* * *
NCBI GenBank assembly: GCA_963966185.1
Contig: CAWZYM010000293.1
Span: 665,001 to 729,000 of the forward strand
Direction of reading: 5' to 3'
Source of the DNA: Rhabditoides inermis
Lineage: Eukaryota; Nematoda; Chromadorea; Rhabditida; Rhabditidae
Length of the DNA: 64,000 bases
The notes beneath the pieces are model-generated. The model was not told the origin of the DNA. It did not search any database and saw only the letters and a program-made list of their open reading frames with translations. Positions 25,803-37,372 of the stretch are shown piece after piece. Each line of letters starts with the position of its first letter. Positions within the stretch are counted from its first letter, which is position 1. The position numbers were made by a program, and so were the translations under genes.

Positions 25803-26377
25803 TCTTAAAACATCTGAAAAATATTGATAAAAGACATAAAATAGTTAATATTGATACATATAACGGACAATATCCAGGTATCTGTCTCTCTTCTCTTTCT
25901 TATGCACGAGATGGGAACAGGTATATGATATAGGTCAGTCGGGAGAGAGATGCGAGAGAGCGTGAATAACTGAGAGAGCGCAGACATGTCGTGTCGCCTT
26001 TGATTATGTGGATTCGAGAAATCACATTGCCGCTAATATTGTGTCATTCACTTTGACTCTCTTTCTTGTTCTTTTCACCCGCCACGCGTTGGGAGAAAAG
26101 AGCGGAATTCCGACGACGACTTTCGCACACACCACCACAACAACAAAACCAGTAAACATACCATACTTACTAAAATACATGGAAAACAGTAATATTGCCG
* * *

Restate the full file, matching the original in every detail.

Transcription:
NCBI GenBank assembly: GCA_963966185.1
Contig: CAWZYM010000293.1
Span: 665,001 to 729,000 of the forward strand
Direction of reading: 5' to 3'
Source of the DNA: Rhabditoides inermis
Lineage: Eukaryota; Nematoda; Chromadorea; Rhabditida; Rhabditidae
Length of the DNA: 64,000 bases
The notes beneath the pieces are model-generated. The model was not told the origin of the DNA. It did not search any database and saw only the letters and a program-made list of their open reading frames with translations. Positions 25,803-37,372 of the stretch are shown piece after piece. Each line of letters starts with the position of its first letter. Positions within the stretch are counted from its first letter, which is position 1. The position numbers were made by a program, and so were the translations under genes.

Positions 25803-26377
25803 TCTTAAAACATCTGAAAAATATTGATAAAAGACATAAAATAGTTAATATTGATACATATAACGGACAATATCCAGGTATCTGTCTCTCTTCTCTTTCT
25901 TATGCACGAGATGGGAACAGGTATATGATATAGGTCAGTCGGGAGAGAGATGCGAGAGAGCGTGAATAACTGAGAGAGCGCAGACATGTCGTGTCGCCTT
26001 TGATTATGTGGATTCGAGAAATCACATTGCCGCTAATATTGTGTCATTCACTTTGACTCTCTTTCTTGTTCTTTTCACCCGCCACGCGTTGGGAGAAAAG
26101 AGCGGAATTCCGACGACGACTTTCGCACACACCACCACAACAACAAAACCAGTAAACATACCATACTTACTAAAATACATGGAAAACAGTAATATTGCCG